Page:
The first time I visited A Peace of Soul Vegan Kitchen was this past June. Someone recommended the restaurant on Twitter in a thread of Black-owned businesses in Columbia, and I figured a Black-owned vegan spot was worth a try (even though I’m not a practicing vegan). As soon as I stepped foot inside the restaurant, I immediately knew I had made the right decision.
I was greeted by an enticing aroma that can most aptly be described as a mixture of incense and soul food. D’Angelo’s “Untitled (How Does It Feel?)” softly reverberated through a wireless speaker. A giant mural of a green Goddess-like woman sporting an afro made of leaves stared me down from an adjacent wall. There was a line stretching almost outside the door. Even more people stood aside in a waiting area patiently and attentively listening for their name to be called out like clockwork. As I stood in line, sensory overloaded, equipped with a protective face mask, I carefully scanned the menu above the register. I was overwhelmed with options.
When I finally reached the front of the line, a tall dreadlocked man greeted me warmly with a smile from behind the register. I noticed a staff of exclusively Black women culinary artists hastily preparing meals in the back. I felt at home. I told the cashier I wasn’t exactly sure what I wanted and asked for his recommendation. He replied the restaurant’s “chicken” sandwich was the most popular item on the menu. I proceeded to order the "chicken" sandwich along with a pineapple lemon ginger beverage then joined the rest of the starving folks in the waiting area.
Not even five minutes later, the tall man called my name and I took my meal from him. After exchanging a “peace” farewell with him, I walked out silently and excitedly anticipating the first bite of that illustrious chicken sandwich. I couldn’t even wait until I got back home. I dove into my car and quickly snapped open the styrofoam takeout plate. A golden glow reflected off my face like that scene with the briefcase in Pulp Fiction. I grabbed ahold of the sandwich, held together by two pristine pretzel buns, and leaned in for a bite of historical proportions. To this day, it’s impossible for me to describe the initial sensation of that first bite in precise terms. Like love, it’s something that can’t be put into words. You just have to experience it for yourself.
Since that fateful day, I have been to A Peace of Soul many more times and have tried many more items on their menu. I have not been disappointed. They can take all my money, to be honest. I wanted to get more insight into the establishment of the restaurant and the origins of the food, so I reached out to the owner. The following is a transcript of our conversation.
Who is the founder(s)/owner(s) of A Peace of Soul?
My name is Folami Geter, and I'm the chef and owner. I purchased the family business (called Lamb's Bread) after working there on and off in 2014. I rebranded as A Peace of Soul in 2017.
What is your culinary/business background?
I worked in the family restaurant for a number of years after giving Corporate America a shot and being unsatisfied.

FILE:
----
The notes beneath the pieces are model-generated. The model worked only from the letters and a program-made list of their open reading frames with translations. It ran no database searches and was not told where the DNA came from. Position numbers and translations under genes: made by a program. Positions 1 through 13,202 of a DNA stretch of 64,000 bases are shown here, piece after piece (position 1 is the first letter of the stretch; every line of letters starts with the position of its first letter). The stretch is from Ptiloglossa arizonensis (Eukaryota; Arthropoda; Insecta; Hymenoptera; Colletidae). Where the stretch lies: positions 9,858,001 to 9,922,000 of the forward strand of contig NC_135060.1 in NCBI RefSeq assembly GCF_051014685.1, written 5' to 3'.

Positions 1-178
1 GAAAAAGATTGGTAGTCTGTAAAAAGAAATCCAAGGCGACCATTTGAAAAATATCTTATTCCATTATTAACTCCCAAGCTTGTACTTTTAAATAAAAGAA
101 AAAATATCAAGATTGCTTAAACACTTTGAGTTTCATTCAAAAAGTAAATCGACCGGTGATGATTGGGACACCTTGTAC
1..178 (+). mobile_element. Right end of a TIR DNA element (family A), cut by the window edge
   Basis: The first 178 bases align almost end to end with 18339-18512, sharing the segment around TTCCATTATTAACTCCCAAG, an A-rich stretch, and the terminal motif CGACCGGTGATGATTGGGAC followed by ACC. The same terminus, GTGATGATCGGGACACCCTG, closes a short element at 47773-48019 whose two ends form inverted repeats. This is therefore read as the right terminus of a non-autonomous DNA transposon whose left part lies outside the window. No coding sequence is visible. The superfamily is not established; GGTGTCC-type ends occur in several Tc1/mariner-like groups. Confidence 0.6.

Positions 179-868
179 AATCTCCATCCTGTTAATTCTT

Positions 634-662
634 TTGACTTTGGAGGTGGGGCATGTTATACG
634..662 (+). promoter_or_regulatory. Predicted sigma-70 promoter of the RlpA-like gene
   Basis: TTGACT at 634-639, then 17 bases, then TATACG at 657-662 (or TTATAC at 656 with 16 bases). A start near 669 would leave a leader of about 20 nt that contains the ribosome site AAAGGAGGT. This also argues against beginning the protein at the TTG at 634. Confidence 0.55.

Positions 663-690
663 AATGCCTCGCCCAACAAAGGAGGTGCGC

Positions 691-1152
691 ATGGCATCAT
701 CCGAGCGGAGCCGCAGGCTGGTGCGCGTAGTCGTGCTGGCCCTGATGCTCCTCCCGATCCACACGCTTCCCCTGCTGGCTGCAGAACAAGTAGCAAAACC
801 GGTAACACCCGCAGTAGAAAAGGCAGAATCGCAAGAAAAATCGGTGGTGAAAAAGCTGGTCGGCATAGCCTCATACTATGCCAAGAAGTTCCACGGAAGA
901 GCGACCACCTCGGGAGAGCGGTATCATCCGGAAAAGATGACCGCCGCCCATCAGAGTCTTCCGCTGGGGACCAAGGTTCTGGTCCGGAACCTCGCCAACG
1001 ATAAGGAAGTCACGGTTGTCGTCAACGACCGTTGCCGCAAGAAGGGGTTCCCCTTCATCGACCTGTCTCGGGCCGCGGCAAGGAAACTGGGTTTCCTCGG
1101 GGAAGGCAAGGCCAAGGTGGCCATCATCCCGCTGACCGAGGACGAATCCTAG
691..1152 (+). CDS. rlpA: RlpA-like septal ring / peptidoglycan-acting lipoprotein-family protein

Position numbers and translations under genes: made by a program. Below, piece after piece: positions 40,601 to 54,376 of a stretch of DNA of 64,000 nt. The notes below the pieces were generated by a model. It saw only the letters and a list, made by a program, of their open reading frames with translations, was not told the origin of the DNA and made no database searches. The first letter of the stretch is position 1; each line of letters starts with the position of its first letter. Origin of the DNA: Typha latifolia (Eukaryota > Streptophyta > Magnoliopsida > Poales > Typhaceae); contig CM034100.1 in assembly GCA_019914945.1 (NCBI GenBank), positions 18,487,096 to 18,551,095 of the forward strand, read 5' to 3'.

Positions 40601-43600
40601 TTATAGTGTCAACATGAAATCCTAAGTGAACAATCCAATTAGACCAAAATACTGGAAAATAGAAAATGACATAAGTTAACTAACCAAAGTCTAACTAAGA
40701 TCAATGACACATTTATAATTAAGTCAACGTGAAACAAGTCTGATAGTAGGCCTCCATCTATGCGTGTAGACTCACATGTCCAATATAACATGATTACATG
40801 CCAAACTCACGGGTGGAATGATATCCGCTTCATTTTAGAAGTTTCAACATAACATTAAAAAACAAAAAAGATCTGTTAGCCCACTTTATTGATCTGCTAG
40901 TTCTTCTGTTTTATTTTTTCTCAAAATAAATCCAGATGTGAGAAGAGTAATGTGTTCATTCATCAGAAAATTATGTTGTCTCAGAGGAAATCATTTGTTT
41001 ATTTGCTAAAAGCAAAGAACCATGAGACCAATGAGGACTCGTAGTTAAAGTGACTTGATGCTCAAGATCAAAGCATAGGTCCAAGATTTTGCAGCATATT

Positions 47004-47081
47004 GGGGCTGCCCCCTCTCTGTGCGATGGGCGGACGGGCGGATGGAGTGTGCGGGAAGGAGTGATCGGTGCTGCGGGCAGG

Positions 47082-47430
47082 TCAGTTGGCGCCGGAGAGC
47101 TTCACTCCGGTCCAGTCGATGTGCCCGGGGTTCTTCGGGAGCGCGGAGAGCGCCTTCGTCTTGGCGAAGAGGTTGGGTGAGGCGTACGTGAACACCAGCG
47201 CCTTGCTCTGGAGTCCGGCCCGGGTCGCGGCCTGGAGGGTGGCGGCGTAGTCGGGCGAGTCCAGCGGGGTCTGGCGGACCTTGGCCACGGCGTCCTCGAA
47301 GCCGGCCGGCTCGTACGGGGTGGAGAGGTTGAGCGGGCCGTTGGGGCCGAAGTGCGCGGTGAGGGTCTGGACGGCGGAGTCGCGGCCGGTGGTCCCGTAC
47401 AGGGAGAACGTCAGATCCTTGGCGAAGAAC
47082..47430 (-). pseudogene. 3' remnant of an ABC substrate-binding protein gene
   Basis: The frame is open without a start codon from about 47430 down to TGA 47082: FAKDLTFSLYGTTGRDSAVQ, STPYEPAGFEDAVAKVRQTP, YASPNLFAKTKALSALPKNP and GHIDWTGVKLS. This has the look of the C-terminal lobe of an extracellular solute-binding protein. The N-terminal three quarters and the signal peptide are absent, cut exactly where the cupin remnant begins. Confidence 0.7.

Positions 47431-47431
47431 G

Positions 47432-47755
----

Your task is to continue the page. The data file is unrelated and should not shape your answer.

How long was the process leading up to the grand opening of the restaurant? When was the grand opening?
The renovation process began in 2018 and was completed late 2019. The Grand Opening was February 26, 2020.
What's the inspiration behind the name A Peace of Soul?
The name A Peace of Soul represents what you're getting with your meal. True soul food should nourish your body and provide a sense of comfort. We offer a number of plant based soul food favorites that are healthier than their traditional counterparts.
What made you want to open up a restaurant in the first place?
I purchased a business that was already a local favorite. It's food I eat daily also so it just made sense.
I was raised vegetarian and have never eaten meat. So vegan just happened to be the next logical choice.
Who developed the recipes? Where did they originate from?
I create the recipes on my own, mostly sticking to the traditional way things are made and using plant based ingredients instead.
What's one food you wish people would adopt into their diets more?
Leafy greens are food that most people just don't get enough of.
Are there plans to expand into a chain restaurant in other cities/states?
No plans for expansion at this time. A brick and mortar and food truck are already a tremendous responsibility.
What's the most rewarding part about running a business? What's the most frustrating?
The most rewarding part of owning a business is being an example to others and showing them that it can be done. Although I purchased an existing business, it has not been a cake walk. The most frustrating aspect is really just something that comes with being an entrepreneur. Ensuring that I have a work/life balance. Owning a business means that for the most part you're always working. It never really stops.
How do you think more Black-owned businesses/restaurants in Columbia could be established?
More Black businesses are actually being opened everyday. Traditional employment has begun to become unavailable for so many, so lots of people are being pushed into entrepreneurship. It's a blessing in disguise.